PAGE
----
Are opioids being overprescribed?
In the wake of an increasingly expanding epidemic of opioid overdoses in the United States, the Centers for Disease Control and Prevention (CDC) has issued a new “Guideline for Prescribing Opioids for Chronic Pain.”
These recommendations aim to assist primary care physicians treating adult patients with chronic pain in outpatient settings, excluding patients undergoing cancer treatment, palliative care, or end-of-life care.
Currently, primary care physicians account for nearly half of all opioid prescriptions. The guidelines are aimed to curtail these opioid prescriptions when other treatment options may be available and to ensure the safest treatments for all patients.
“The opioid overdose problem is huge in America. More people die from overdoses than from car accidents,” says Dr. Adam Rubinstein, an internal medicine and addiction medicine physician at Advocate Condell Medical Center in Libertyville, Ill., and physician adviser to Live4Lali and Soft Landing Therapeutics. “The problem is multifactorial and is not just about doctors prescribing, however, helping doctors do a better job with prescriptions is a good step in the right direction.”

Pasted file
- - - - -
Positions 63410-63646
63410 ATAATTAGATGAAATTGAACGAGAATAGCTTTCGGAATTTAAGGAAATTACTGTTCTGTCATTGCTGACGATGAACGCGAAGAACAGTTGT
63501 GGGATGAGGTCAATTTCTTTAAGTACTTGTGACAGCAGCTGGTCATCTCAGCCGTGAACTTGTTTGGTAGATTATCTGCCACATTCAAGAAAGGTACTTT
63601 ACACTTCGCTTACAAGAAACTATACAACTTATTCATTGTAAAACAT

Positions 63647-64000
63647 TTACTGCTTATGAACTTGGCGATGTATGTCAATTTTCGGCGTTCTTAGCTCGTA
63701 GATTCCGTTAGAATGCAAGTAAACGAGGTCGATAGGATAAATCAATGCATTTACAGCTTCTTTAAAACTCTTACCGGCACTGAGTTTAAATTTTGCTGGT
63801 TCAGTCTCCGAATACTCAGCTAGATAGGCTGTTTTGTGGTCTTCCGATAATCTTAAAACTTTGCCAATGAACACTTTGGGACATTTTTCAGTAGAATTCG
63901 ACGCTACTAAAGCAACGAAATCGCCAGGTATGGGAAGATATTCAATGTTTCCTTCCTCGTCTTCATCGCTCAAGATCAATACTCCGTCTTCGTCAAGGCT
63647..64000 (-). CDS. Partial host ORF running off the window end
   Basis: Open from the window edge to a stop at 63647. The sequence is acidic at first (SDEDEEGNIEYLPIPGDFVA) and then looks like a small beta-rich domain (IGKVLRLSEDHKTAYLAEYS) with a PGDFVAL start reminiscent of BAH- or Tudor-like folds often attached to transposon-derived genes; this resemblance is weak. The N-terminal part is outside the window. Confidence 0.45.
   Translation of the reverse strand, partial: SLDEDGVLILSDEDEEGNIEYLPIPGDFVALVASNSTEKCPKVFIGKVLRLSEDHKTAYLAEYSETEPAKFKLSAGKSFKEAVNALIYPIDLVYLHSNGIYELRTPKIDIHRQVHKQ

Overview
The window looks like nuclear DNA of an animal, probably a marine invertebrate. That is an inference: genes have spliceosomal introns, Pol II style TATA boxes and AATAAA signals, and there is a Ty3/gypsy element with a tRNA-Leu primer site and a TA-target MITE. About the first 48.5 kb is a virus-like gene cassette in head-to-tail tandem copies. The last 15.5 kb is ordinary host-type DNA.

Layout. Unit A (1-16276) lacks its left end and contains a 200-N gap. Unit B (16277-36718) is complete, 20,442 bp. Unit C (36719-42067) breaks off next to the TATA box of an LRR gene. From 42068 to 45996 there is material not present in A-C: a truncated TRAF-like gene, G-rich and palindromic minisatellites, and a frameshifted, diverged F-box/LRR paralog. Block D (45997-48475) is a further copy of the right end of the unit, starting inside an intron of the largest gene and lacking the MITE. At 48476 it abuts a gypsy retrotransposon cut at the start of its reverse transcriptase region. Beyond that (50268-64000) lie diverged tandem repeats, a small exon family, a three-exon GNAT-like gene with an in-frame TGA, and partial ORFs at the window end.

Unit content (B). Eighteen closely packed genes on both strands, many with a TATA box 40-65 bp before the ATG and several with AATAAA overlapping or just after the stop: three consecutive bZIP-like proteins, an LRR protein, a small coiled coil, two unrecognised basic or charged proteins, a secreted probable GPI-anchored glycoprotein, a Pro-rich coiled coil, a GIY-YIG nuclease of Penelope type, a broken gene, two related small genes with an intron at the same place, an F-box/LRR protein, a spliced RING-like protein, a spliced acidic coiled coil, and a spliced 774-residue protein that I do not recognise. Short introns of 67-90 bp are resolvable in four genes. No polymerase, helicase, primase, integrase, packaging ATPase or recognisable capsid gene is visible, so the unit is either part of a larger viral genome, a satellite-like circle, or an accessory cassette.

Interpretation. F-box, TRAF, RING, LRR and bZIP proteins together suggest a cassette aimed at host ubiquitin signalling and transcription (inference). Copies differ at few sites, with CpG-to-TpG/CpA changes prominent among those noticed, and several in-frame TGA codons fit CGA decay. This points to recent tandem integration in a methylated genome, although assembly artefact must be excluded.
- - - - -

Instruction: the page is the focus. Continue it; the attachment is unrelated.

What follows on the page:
The CDC guideline includes 12 recommendations for primary care physicians including to encourage the use of non-opioid therapies, to prescribe only the lowest effective dosage amount of an opioid if needed and to always monitor patients closely.
While Dr. Rubinstein commends the guidelines as a move in the right direction, he would like to see additional changes rolled out to combat the epidemic such as:
- Medical schools should provide more robust education on addiction and overdose.
- More physician education opportunities should be offered online and in person.
- Federal laws should give physicians access to patients’ complete drug records.
- Better communication needs to exist amongst physicians and with pharmacists.
- Mental health care needs to be more accessible.
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